World Economy

Minimum Wage Could Boost Turkey Economy

Minimum Wage Could Boost Turkey Economy
Minimum Wage Could Boost Turkey Economy

A minimum wage hike in Turkey could boost the Turkish economy, credit agency Standard & Poor’s said on Monday.

In an interview with Anadolu Agency, S&P credit analyst Aarti Sakhuja said: “Increasing the minimum wage could boost domestic demand, increasing household income, and so it would have an effect on tax revenues.”

The ruling Justice and Development party or AK Party, which won enough seats in the Turkish parliament to form a single-party government, promised, prior to the Nov.1 election, to hike the minimum wage to 1,300 Turkish lira ($446) per month from current minimum wage of 1,000 ($343).

Currently, around five million people in Turkey are minimum wage workers, while businesses that sign collective bargaining agreements establish “base wage” negotiations according to the level of the minimum wage.

According to Sakhuja, the new government will have the chance to enact further structural reforms, which have been previously outlined in the past, and which specifically address increasing economic growth and reducing the current account balance.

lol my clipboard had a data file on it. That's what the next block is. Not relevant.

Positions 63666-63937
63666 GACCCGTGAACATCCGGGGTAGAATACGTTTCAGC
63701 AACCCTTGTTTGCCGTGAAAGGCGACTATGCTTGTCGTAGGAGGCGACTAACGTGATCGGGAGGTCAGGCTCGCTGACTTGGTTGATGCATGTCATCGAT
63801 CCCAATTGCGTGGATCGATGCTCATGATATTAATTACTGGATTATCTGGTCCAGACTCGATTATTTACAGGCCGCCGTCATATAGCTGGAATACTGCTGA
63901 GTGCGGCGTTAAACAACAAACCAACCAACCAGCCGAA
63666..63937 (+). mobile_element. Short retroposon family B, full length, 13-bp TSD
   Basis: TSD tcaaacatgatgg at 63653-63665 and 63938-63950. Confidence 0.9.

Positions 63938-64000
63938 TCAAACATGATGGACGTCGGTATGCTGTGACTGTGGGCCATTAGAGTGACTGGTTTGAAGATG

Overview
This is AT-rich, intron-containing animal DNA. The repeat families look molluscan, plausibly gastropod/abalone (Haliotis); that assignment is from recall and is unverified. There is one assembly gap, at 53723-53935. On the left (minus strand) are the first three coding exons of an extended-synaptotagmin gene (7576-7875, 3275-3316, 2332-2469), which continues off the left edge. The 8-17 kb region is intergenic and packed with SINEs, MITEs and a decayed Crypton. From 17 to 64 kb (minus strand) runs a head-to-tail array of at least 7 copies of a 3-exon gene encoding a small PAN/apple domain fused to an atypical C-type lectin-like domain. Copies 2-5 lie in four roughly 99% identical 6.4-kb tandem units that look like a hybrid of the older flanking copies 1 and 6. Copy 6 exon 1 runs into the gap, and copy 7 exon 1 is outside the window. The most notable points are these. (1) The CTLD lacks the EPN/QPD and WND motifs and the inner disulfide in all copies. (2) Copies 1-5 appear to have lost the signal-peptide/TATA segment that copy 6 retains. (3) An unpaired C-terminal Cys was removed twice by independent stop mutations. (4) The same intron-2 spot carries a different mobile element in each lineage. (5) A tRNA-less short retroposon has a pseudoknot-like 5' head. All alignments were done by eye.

“If you look at the prospective reforms, for example, increasing the minimum wage, incentivizing household savings and reforms related to the participation of women in labor market, these all have a supply side effect, thus increasing Turkish economic growth. And, at the same time, such reforms can move the economy away from the dependence on external financing to more organic financing, generating income. If these are indeed implemented, we would see this as a credit positive,” Sakhuja said.

S&P forecasts the country’s GDP will grow just under 3% and that government debt will hold around 30% of GDP between 2015-2018.